When it comes to innovation in the video game industry, Nintendo truly stands in a league of its own. The company has long been known for thinking outside the box, and Mario Kart Live: Home Circuit for Nintendo Switch is just the latest example. Unlike previous entries in the Mario Kart series, Home Circuit tasks players with building actual courses inside their home or apartment, and then racing through them with a toy Mario Kart equipped with a camera. It's a strange concept, but it also gives Home Circuit the kind of hook that will make onlookers beg to try it out for themselves.
Developed by Velan Studios, Maro Kart Live: Home Circuit essentially marries the concept of Super Mario Maker with Mario Kart, with a little Nintendo Labo for good measure. Inside the Home Circuit kit, players will find a set of four cardboard gates, that are very similar in durability to Labo sets. When starting up the software (which is a free game that players must download from the eShop), Lakitu will prompt the player to set up the gates. Once this step has been completed, players steer the Kart through the gates to set-up how the track is meant to be played. During this process, players will see what the Kart sees through the Nintendo Switch. The whole process takes just a few minutes to set up, depending on how big the course is. After this step is complete, players can choose to race against the computer, or against up to four other players with their own Karts and Switch consoles.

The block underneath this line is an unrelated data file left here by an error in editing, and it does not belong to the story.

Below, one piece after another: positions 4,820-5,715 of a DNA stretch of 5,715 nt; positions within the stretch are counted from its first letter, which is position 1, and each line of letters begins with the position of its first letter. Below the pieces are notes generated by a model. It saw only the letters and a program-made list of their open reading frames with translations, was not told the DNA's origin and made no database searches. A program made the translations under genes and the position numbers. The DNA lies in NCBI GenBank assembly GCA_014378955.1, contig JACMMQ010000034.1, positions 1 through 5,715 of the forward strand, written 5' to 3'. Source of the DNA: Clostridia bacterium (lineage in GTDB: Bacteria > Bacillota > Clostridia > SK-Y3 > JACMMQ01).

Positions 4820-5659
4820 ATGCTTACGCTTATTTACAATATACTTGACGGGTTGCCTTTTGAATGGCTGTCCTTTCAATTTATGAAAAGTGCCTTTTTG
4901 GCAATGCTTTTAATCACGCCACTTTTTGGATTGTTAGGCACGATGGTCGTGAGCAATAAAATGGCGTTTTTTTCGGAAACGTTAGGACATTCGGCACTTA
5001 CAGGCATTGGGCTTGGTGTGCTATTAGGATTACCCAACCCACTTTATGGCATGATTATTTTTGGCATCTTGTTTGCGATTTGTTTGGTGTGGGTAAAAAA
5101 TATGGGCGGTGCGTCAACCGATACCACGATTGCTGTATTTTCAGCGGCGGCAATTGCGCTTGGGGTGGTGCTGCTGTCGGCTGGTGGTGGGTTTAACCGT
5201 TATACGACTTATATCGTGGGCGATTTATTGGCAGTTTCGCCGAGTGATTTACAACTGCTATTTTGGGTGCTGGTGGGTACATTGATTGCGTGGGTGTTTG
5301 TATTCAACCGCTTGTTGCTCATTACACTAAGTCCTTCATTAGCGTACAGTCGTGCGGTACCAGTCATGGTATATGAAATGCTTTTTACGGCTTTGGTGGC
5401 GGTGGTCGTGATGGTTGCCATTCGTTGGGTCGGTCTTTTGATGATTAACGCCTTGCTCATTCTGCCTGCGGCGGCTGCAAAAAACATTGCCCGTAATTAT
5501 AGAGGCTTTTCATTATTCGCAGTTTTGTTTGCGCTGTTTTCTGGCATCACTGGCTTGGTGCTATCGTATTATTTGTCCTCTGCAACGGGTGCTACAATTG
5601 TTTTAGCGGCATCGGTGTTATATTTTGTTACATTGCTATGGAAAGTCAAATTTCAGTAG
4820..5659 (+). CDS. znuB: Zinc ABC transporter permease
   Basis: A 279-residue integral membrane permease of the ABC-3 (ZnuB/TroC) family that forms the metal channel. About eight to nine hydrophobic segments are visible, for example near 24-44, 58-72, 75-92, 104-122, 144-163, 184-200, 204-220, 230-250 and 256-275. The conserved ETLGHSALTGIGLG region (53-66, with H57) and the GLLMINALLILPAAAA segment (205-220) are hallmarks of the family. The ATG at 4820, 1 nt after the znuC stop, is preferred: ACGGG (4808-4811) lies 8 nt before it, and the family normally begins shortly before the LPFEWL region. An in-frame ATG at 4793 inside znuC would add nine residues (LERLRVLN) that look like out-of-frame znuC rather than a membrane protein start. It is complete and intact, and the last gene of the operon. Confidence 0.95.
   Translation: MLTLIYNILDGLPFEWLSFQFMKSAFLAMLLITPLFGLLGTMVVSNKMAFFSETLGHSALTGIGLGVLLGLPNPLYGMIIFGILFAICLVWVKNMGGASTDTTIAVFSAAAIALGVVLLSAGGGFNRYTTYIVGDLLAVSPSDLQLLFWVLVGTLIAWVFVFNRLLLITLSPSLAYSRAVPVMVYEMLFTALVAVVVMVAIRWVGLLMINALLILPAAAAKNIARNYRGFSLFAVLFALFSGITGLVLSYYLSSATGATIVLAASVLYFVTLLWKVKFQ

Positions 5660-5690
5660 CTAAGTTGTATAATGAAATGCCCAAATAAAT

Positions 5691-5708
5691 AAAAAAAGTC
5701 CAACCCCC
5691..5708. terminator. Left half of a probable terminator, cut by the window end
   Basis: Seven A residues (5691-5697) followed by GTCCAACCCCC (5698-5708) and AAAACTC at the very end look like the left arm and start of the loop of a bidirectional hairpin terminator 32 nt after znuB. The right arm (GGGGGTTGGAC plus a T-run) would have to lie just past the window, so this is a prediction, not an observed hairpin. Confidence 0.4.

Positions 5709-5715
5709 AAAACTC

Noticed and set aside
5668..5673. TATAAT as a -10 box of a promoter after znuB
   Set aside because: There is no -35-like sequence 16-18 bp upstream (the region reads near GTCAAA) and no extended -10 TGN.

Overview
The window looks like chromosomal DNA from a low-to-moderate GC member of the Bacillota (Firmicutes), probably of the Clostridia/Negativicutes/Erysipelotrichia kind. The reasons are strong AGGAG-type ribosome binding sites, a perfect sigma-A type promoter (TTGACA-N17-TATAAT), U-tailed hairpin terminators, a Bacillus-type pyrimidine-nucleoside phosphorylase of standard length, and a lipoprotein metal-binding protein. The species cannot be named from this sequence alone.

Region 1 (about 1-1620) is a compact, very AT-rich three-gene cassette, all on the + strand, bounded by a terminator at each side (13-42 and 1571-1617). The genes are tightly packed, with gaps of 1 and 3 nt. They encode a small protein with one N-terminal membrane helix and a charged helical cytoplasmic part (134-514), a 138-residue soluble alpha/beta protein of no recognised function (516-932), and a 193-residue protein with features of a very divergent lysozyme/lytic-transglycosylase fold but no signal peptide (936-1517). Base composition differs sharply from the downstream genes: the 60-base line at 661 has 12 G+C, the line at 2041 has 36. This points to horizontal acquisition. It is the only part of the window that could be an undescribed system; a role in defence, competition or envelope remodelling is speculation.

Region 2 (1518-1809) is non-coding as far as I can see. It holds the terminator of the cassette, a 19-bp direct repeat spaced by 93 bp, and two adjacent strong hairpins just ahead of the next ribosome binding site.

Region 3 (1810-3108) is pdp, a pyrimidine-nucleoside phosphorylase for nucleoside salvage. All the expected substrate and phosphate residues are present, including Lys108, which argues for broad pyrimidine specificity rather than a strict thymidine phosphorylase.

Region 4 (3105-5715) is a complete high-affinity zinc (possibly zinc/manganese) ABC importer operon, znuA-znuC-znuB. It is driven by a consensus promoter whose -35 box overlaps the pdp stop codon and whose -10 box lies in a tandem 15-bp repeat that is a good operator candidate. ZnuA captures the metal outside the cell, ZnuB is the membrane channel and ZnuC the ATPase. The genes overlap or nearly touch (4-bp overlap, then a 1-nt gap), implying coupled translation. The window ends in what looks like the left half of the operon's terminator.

While other Mario Kart games allow players to unlock additional drivers, this wouldn't make a lot of sense for Home Circuit. The kit comes in two variations, one with Mario, the other with Luigi. As a result, players instead acquire coins during races which automatically unlock various costumes, vehicle skins, and horns. It might not be as exciting as unlocking characters like Rosalina or Dry Bones, but it's fun to dress Mario and Luigi up like pirates, construction workers, or even Santa. Beating different cups will also unlock in-game environments that can then be added to the custom tracks, as well as radio stations that players can listen to while racing.
What's really amazing about Home Circuit is the fact that it feels like a true Mario Kart experience, despite the game's gimmick. In fact, at times, it's easy to get so distracted that you forget there's an R/C car moving around the house. That's because the game itself feels true to the series, and it controls very much like it does in Mario Kart 8 Deluxe. Power-ups remain mostly the same, though there are some exclusions and minor adjustments; for example, a Spiny Shell will simply make the Kart stop, as opposed to the dramatic reaction that occurs in other Mario Kart games. Players do get to see the Kart physically speed up when a Mushroom is used, though, which is quite neat. During my time with the game, I did run into the occasional bit of slowdown, but the experience was mostly smooth.